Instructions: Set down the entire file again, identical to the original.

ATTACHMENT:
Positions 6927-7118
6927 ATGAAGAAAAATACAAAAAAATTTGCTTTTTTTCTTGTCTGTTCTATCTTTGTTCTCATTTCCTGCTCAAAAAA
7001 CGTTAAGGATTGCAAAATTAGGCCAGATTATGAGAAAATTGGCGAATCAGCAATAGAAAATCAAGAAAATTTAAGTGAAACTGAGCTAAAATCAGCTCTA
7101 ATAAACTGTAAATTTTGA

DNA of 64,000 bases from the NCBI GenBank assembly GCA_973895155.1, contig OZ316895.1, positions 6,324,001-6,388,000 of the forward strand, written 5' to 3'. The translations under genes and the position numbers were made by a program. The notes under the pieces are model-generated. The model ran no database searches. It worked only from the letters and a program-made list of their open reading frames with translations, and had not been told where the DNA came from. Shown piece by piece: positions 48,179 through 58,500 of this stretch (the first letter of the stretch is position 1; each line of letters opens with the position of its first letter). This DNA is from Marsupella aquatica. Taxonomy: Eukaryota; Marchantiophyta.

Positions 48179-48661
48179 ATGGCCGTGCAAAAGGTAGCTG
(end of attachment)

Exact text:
Positions 6927-7118
6927 ATGAAGAAAAATACAAAAAAATTTGCTTTTTTTCTTGTCTGTTCTATCTTTGTTCTCATTTCCTGCTCAAAAAA
7001 CGTTAAGGATTGCAAAATTAGGCCAGATTATGAGAAAATTGGCGAATCAGCAATAGAAAATCAAGAAAATTTAAGTGAAACTGAGCTAAAATCAGCTCTA
7101 ATAAACTGTAAATTTTGA

DNA of 64,000 bases from the NCBI GenBank assembly GCA_973895155.1, contig OZ316895.1, positions 6,324,001-6,388,000 of the forward strand, written 5' to 3'. The translations under genes and the position numbers were made by a program. The notes under the pieces are model-generated. The model ran no database searches. It worked only from the letters and a program-made list of their open reading frames with translations, and had not been told where the DNA came from. Shown piece by piece: positions 48,179 through 58,500 of this stretch (the first letter of the stretch is position 1; each line of letters opens with the position of its first letter). This DNA is from Marsupella aquatica. Taxonomy: Eukaryota; Marchantiophyta.

Positions 48179-48661
48179 ATGGCCGTGCAAAAGGTAGCTG